If you were a director and were staging Shakespeare's The Tepest, how would you create the sounds of a thunder storm and a ship being torn apart? What things could you find around your house and use to make the sounds of thunder and lightning? waves? braking wood?
One of the best things about movies and video games is the sound effects. The sounds and noises tell you lots of things about what is happening and what might happen next. We all know that scary music that comes just before a jump scare, or the sound of thunder and lightening that makes us feel as if we are in the storm, too. Sound effects help us to more fully enter into the stories that we are watching.
Plays performed during Shakespeare’s time used sound effects in the same ways. They were, perhaps, even more important then than they are today. The Tudor era did not have the digital resources that we have today to make shows and plays seem more real.
Sound effects in Shakespeare’s time were expensive and not used all of the time, but were important in bringing a magical quality to the stage. Thunder could be made with drums or a rolling cannonball or by waving a piece of sheet metal. Lightening effects used firecrackers. Cannons were deployed and smoke was used as fog. Some of the effects could be quite dangerous and many smelled badly as well.
Trumpets, chimes and bells and whistles were used. Live animals may have been used and certainly actors skilled in imitations were put to the task of creating the sounds of baying hounds, crowing roosters and wailing ghosts. The key to a good sound effect being believable was that it be off-stage and out of site of the audience. Sound effect apparatus could be hidden below or above the stage or behind the scenery and in the wings.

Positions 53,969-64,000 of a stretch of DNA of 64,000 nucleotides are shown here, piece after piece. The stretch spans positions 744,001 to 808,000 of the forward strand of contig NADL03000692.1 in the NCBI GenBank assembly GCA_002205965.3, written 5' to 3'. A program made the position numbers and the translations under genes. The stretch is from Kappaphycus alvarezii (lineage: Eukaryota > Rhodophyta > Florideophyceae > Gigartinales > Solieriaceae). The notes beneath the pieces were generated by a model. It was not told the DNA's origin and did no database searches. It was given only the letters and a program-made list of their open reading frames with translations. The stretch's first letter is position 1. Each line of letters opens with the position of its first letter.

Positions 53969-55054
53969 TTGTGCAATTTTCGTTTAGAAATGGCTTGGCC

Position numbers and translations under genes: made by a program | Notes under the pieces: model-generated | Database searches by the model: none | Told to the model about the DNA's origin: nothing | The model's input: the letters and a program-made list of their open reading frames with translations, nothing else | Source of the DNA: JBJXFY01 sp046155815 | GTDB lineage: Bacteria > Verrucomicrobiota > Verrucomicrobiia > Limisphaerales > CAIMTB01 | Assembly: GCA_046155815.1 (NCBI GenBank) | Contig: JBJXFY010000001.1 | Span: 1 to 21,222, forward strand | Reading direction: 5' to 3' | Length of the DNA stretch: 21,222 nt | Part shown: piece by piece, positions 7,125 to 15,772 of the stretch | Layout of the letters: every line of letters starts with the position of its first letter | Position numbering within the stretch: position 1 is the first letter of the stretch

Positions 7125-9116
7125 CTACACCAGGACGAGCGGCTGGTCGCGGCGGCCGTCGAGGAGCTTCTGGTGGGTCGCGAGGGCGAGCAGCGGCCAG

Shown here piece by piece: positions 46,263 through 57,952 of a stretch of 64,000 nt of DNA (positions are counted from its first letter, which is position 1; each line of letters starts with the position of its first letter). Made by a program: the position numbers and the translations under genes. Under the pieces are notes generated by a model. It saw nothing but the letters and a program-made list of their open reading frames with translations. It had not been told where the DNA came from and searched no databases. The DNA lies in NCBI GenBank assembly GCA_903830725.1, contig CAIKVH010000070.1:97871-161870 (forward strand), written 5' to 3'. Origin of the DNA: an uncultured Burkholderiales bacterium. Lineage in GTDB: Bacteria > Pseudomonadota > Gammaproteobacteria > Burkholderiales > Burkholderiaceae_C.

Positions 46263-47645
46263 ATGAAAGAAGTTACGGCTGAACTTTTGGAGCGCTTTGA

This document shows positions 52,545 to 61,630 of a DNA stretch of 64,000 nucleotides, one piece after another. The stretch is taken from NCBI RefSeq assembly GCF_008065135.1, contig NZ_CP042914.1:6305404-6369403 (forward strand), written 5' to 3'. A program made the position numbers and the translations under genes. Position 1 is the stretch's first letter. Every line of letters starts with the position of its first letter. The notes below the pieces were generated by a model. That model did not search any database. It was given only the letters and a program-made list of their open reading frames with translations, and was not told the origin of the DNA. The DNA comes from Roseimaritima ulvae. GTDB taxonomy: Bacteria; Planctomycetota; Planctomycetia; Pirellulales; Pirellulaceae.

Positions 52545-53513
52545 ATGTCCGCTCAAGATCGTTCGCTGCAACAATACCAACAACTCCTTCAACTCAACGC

A Fragment of Theatrical Sound Effects:
Photo credit: bbc.com
An exciting find at the Curtain Theatre (a 16th century playhouse where some of Shakespeare’s plays were staged) in 2012 is a fragment of a ceramic bird whistle that was normally a children’s toy. This may have been used for birdsong during the performance of one of Shakespeare's plays. Birdsong is referred to in Romeo and Juliet, for example.
Create your own sounds:
Here are some creative ways to make your own sound effects. Challenge yourself or your friends and family to create some of these same effects with other household materials. Try these out at home and then use them in your own performances!
Clap two blocks of wood together to make the sound of knocking on a door.
Knock an upside-down plastic cup on a table to make the sound of horses’ hooves.
Dip a cork in vinegar and rub it on a bottle to simulate the squeak of mice or a monkey squeal.
Fill a can with rice and shake for the sound of a rattlesnake.
Fill a can with gravel and turn it slowly to make the sound of rain.
Quickly pull a spatula along the back of a pan to simulate pulling a sword from its sheath.
Let your elbows and then your arms fall against a desk to sound like a body falling.
What other effects can you come up with? Share your ideas with us in the comment section below! We’d love to “hear” them!!